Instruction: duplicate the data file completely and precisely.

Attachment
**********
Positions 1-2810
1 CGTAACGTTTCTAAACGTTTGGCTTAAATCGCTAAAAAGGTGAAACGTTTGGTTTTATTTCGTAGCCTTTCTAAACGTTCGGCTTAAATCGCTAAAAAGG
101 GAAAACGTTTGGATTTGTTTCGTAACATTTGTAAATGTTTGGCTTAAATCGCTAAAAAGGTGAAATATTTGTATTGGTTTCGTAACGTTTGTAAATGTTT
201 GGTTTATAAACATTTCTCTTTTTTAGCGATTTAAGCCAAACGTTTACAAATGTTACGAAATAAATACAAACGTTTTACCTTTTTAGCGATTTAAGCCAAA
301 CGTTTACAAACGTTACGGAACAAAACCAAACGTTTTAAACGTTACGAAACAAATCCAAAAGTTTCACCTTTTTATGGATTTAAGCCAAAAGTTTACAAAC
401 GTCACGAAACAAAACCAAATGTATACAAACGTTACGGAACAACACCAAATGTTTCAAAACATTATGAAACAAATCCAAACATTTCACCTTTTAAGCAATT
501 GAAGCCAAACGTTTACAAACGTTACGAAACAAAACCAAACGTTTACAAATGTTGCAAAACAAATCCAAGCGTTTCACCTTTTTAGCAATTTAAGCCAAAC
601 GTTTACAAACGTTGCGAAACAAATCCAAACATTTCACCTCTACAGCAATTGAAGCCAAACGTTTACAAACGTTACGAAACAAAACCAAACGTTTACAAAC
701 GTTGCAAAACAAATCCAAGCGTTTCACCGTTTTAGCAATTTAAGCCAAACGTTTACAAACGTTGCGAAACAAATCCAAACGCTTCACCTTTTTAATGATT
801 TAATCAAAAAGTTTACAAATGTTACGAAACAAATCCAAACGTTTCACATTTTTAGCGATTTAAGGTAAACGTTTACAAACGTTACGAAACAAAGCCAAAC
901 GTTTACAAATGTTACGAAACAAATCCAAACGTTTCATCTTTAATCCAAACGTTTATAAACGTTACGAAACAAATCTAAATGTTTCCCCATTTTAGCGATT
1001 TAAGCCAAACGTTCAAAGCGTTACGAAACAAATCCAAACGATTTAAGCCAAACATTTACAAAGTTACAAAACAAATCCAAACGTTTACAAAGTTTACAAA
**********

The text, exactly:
Positions 1-2810
1 CGTAACGTTTCTAAACGTTTGGCTTAAATCGCTAAAAAGGTGAAACGTTTGGTTTTATTTCGTAGCCTTTCTAAACGTTCGGCTTAAATCGCTAAAAAGG
101 GAAAACGTTTGGATTTGTTTCGTAACATTTGTAAATGTTTGGCTTAAATCGCTAAAAAGGTGAAATATTTGTATTGGTTTCGTAACGTTTGTAAATGTTT
201 GGTTTATAAACATTTCTCTTTTTTAGCGATTTAAGCCAAACGTTTACAAATGTTACGAAATAAATACAAACGTTTTACCTTTTTAGCGATTTAAGCCAAA
301 CGTTTACAAACGTTACGGAACAAAACCAAACGTTTTAAACGTTACGAAACAAATCCAAAAGTTTCACCTTTTTATGGATTTAAGCCAAAAGTTTACAAAC
401 GTCACGAAACAAAACCAAATGTATACAAACGTTACGGAACAACACCAAATGTTTCAAAACATTATGAAACAAATCCAAACATTTCACCTTTTAAGCAATT
501 GAAGCCAAACGTTTACAAACGTTACGAAACAAAACCAAACGTTTACAAATGTTGCAAAACAAATCCAAGCGTTTCACCTTTTTAGCAATTTAAGCCAAAC
601 GTTTACAAACGTTGCGAAACAAATCCAAACATTTCACCTCTACAGCAATTGAAGCCAAACGTTTACAAACGTTACGAAACAAAACCAAACGTTTACAAAC
701 GTTGCAAAACAAATCCAAGCGTTTCACCGTTTTAGCAATTTAAGCCAAACGTTTACAAACGTTGCGAAACAAATCCAAACGCTTCACCTTTTTAATGATT
801 TAATCAAAAAGTTTACAAATGTTACGAAACAAATCCAAACGTTTCACATTTTTAGCGATTTAAGGTAAACGTTTACAAACGTTACGAAACAAAGCCAAAC
901 GTTTACAAATGTTACGAAACAAATCCAAACGTTTCATCTTTAATCCAAACGTTTATAAACGTTACGAAACAAATCTAAATGTTTCCCCATTTTAGCGATT
1001 TAAGCCAAACGTTCAAAGCGTTACGAAACAAATCCAAACGATTTAAGCCAAACATTTACAAAGTTACAAAACAAATCCAAACGTTTACAAAGTTTACAAA